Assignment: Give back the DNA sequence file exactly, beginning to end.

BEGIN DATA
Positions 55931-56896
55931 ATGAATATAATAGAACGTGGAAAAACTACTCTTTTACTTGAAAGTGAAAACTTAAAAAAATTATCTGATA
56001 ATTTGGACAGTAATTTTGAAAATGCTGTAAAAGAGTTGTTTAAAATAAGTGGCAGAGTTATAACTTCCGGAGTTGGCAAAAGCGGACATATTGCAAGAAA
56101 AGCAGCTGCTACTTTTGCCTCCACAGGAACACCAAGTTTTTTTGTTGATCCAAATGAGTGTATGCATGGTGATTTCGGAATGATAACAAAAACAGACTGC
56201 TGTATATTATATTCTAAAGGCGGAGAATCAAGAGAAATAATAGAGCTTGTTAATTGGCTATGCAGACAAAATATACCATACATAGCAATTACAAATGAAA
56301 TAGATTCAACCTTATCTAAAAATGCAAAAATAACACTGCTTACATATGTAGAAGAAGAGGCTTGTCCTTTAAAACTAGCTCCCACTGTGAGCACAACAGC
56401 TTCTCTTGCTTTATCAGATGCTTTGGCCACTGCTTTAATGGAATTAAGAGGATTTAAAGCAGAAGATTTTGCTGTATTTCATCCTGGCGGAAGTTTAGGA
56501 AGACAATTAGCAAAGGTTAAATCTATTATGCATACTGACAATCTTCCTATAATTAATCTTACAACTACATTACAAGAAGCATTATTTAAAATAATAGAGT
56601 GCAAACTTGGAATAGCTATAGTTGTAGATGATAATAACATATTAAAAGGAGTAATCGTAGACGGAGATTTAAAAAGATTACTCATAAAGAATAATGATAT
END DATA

Positions 55931-56896
55931 ATGAATATAATAGAACGTGGAAAAACTACTCTTTTACTTGAAAGTGAAAACTTAAAAAAATTATCTGATA
56001 ATTTGGACAGTAATTTTGAAAATGCTGTAAAAGAGTTGTTTAAAATAAGTGGCAGAGTTATAACTTCCGGAGTTGGCAAAAGCGGACATATTGCAAGAAA
56101 AGCAGCTGCTACTTTTGCCTCCACAGGAACACCAAGTTTTTTTGTTGATCCAAATGAGTGTATGCATGGTGATTTCGGAATGATAACAAAAACAGACTGC
56201 TGTATATTATATTCTAAAGGCGGAGAATCAAGAGAAATAATAGAGCTTGTTAATTGGCTATGCAGACAAAATATACCATACATAGCAATTACAAATGAAA
56301 TAGATTCAACCTTATCTAAAAATGCAAAAATAACACTGCTTACATATGTAGAAGAAGAGGCTTGTCCTTTAAAACTAGCTCCCACTGTGAGCACAACAGC
56401 TTCTCTTGCTTTATCAGATGCTTTGGCCACTGCTTTAATGGAATTAAGAGGATTTAAAGCAGAAGATTTTGCTGTATTTCATCCTGGCGGAAGTTTAGGA
56501 AGACAATTAGCAAAGGTTAAATCTATTATGCATACTGACAATCTTCCTATAATTAATCTTACAACTACATTACAAGAAGCATTATTTAAAATAATAGAGT
56601 GCAAACTTGGAATAGCTATAGTTGTAGATGATAATAACATATTAAAAGGAGTAATCGTAGACGGAGATTTAAAAAGATTACTCATAAAGAATAATGATAT